Monday, June 16, 2008

Some interesting energy facts

I was looking into some more specifics about energy savings in regards to using CFLs and LEDs for the lighting and I found some statistics that were quite startling. The Energy Information Administration website (Official Energy Statistics from the US Government) has a lot of great information about all kinds of power related issues. Check out the section on Potential Savings related to lighting. Here are just a few of the things they talk about:

The overwhelming majority of lights in residential households are incandescent--the least energy efficient of all light types . If households replaced the most intensively used bulbs with compact fluorescent bulbs, they would see a sizable savings in their electric bills. The total U.S. household energy that would be saved by replacing all incandescent bulbs used 4 or more hours per day would be 31.7 billion kilowatthours (kWh) annually, or 35 percent of all electricity used for residential lighting. ...
compact fluorescent bulbs pay for themselves in 1.7 years.

The life-cycle cost of a light bulb includes the cost of the bulb itself, as well as the cost of the electricity required to power the bulb. Electricity costs are a large percent of the life-cycle cost of incandescent lights. Depending on the electric rates, electricity costs account for 78 to 91 percent of the life-cycle cost of incandescent lights, but only 37 to 63 percent of the life-cycle cost of compact fluorescent bulbs.


Compact fluorescent bulbs need about one-third of the power required by incandescent bulbs to emit the same amount of light. If one wanted to replace a 75-watt incandescent bulb, a 26-watt compact fluorescent would be an appropriate choice. Therefore, regardless of electricity costs, compact fluorescent bulbs offer a three-fold increase in efficiency. If compact fluorescent bulbs, by virtue of their high cost, do not produce large dollar savings to individual households, they still result in large savings of electricity and the fuels required to produce electricity.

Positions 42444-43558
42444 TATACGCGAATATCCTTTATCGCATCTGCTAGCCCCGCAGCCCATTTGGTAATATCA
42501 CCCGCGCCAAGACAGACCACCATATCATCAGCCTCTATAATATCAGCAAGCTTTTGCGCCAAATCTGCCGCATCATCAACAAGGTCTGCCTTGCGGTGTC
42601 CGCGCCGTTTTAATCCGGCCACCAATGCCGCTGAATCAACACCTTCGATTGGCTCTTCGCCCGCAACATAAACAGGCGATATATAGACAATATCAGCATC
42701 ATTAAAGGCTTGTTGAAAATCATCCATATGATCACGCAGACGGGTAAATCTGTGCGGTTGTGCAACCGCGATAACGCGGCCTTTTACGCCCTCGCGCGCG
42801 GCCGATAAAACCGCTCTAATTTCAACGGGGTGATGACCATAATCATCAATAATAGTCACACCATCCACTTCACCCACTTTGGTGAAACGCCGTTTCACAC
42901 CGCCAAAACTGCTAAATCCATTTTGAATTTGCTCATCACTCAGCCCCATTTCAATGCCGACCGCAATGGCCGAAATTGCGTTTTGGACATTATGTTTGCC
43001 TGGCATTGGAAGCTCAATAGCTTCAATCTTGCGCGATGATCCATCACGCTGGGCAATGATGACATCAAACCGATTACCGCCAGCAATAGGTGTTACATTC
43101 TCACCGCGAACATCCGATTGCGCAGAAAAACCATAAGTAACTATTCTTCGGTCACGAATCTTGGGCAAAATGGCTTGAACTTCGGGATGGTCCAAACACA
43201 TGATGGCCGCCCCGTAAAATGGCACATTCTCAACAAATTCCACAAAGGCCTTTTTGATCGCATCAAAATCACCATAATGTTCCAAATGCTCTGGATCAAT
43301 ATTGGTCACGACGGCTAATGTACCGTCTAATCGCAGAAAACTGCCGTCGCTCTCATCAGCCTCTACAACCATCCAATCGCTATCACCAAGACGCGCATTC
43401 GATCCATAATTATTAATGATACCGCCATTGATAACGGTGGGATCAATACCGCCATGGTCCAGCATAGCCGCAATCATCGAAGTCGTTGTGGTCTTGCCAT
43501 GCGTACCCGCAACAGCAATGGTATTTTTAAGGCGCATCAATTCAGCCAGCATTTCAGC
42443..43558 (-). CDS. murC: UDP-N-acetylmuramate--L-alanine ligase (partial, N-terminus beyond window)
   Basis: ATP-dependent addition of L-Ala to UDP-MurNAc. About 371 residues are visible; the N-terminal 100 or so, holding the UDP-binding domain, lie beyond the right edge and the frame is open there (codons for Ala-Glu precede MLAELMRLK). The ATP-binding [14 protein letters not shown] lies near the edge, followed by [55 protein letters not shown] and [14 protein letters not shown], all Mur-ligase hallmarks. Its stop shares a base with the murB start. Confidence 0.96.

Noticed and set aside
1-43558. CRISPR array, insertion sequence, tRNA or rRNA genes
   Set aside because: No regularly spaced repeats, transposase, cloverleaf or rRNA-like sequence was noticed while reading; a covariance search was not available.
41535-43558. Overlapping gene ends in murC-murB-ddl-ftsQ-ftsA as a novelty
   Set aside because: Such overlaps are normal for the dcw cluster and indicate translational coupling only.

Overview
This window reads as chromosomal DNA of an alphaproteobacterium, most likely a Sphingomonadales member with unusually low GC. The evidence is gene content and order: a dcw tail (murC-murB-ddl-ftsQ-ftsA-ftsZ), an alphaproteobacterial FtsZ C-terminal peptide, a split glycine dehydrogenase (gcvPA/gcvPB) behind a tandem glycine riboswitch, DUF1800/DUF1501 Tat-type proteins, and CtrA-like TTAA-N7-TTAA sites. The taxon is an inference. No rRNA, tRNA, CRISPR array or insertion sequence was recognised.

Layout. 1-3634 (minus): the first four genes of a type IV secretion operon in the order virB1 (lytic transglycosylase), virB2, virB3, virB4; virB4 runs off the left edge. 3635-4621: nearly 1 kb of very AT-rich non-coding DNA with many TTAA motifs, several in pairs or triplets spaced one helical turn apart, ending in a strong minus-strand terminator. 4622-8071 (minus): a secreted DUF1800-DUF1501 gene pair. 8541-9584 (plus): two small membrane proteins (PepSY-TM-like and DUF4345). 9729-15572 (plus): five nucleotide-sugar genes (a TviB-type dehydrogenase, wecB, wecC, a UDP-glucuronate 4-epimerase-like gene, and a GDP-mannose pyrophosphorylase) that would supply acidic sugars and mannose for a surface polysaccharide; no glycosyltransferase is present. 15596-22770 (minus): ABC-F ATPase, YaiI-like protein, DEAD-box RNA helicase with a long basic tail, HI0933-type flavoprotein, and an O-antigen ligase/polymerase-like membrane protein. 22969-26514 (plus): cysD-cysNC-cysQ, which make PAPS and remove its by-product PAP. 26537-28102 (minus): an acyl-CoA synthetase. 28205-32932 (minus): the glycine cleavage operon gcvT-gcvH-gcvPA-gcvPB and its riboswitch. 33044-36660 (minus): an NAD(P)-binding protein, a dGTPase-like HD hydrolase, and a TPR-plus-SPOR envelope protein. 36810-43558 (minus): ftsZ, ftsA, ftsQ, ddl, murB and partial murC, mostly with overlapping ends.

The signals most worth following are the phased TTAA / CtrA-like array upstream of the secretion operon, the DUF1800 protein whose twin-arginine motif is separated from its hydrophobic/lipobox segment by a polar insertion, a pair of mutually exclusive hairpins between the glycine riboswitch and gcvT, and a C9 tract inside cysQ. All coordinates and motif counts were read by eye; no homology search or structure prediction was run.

Of course, one of the biggest issues related to compact fluorescents these days is that they contain Mercury and how does one properly dispose of them. I found the following information (from another bloggers website) to be fairly helpful:


You should consider that mercury emissions from power plants get into rain clouds and come down in lakes and rivers, poisoning fish and the people who eat them. Coal-fired power plants in the US are the largest source of mercury, spewing 50 tons a year into the air -- about 40 percent of the total.